The action process defines some commands and is described in Fig. 7.

Actually, these commands execute the action defined in "handle".
"manage/unmanage" means execute/release the action defined in the whole of "object".

When the extraordinary event such as the trouble occurs, "arm/disarm" can interrupt a specific action to "object".

"trap" sends a trap to a specific IP address.


Fig. 7

Grammar Process
The grammar process is used for recognizing scripts. Grammar Process as a parsing program has been implemented using lex/yacc, so that it includes general condition divergence (if-then-else, switch-case), loops (while, for), mathematical operators, relational expressions, and variable operations.

Design of MIB

We developed the private MIBs for verification of effectiveness of SMS. The MIBs are Firewall-MIB and WWW-MIB, and then they are used for each application server. Their structures are described in Fig. 8 and Fig. 9.


Fig. 8


Fig. 9

Firewall-MIB

The Firewall-MIB has been designed and implemented to control the firewall applications in the firewall gateway and the router. The Firewall-MIB includes MIB-II, the part of RMON-MIB[9], and specific managed objects related on some firewall applications.

Each firewall application is managed individually by the managers. The Firewall-MIB provides a unique interface to manage several firewall applications. Therefore, each managed object as a firewall application is defined in "apptype". For example, telnet proxy server of TIS Firewall Kit [10] is described in the managed object of "tiskit" in Firewall-MIB. The leaf of "tiskit" includes some managed objects, log-in name, port number, client address, and access permission.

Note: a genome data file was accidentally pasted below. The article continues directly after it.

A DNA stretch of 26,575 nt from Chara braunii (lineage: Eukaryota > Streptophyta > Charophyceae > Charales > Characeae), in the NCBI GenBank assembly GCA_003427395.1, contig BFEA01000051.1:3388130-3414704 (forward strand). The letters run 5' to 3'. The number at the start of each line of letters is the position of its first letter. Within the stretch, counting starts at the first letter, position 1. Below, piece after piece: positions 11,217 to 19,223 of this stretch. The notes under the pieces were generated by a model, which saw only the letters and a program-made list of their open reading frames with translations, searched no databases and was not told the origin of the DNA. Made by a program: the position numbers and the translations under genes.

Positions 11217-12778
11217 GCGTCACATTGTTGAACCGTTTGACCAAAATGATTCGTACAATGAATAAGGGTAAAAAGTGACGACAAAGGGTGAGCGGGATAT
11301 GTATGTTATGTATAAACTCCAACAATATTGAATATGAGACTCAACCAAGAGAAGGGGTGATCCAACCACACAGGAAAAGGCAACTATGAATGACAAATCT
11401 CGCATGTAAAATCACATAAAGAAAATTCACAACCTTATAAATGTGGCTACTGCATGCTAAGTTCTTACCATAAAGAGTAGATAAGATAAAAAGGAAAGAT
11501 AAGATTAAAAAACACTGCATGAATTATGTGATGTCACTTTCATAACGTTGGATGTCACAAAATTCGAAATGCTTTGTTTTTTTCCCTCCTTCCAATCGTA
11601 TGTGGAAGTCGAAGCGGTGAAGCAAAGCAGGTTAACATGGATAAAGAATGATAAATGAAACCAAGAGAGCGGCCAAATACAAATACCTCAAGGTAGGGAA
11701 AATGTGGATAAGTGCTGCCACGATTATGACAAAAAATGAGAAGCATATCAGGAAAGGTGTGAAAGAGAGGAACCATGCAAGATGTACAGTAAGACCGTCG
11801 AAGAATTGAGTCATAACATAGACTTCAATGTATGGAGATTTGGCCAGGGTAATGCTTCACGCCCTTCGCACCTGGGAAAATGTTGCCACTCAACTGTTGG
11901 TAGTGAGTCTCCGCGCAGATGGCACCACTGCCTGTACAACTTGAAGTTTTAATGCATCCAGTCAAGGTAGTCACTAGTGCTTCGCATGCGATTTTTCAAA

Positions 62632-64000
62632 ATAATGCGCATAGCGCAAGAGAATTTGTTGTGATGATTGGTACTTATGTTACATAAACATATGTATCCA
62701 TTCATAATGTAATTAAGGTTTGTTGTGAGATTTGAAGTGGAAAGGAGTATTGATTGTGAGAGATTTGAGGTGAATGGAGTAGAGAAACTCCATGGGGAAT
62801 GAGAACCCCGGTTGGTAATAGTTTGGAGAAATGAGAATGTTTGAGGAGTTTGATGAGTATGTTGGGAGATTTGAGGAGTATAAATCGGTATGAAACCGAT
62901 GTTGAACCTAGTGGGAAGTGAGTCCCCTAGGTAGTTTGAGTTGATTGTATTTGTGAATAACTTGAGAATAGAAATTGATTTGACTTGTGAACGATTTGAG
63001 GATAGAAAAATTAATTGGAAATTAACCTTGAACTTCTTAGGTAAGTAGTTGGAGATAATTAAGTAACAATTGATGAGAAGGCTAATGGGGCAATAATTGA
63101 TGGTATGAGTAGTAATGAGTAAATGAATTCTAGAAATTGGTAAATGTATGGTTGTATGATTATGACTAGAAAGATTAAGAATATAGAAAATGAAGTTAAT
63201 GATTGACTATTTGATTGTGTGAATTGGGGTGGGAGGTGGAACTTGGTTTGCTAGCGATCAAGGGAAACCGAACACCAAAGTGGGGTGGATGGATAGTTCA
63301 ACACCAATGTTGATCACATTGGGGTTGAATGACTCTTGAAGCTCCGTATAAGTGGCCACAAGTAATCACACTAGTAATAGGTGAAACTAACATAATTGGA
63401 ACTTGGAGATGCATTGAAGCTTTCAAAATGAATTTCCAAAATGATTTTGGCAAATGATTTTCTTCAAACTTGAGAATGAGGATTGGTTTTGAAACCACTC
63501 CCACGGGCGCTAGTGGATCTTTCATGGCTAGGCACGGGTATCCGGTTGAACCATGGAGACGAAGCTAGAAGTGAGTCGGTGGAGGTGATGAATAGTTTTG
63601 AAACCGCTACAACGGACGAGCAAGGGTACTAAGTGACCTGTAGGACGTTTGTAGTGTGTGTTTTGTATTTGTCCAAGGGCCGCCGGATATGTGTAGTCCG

Therefore, the manager can generalize the control for several firewall applications using SMS.

WWW-MIB

The WWW-MIB is designed and implemented to control the accesses to the WWW server. This WWW-MIB is different from one proposed in IETF[11] in that our WWW-MIB is not to control the WWW server itself, but control the accesses to the WWW server, because of difficulties in adapting to the WWW server, especially to the server provided as a binary package.

The WWW-MIB has an item called "statistics" for the statistical information of accesses to the WWW server.

The purpose of "statistics" is detection of the illegal access and protection against the trouble such as "Denial of Service Attack." A lot of intentional and rapid illegal accesses in a short time cause Denial of Service Attack, and such attack would be recognized by statistical analysis of the client accesses. Therefore, "statsTable" in "statistics" preserves each client's information in a short time.

Evaluation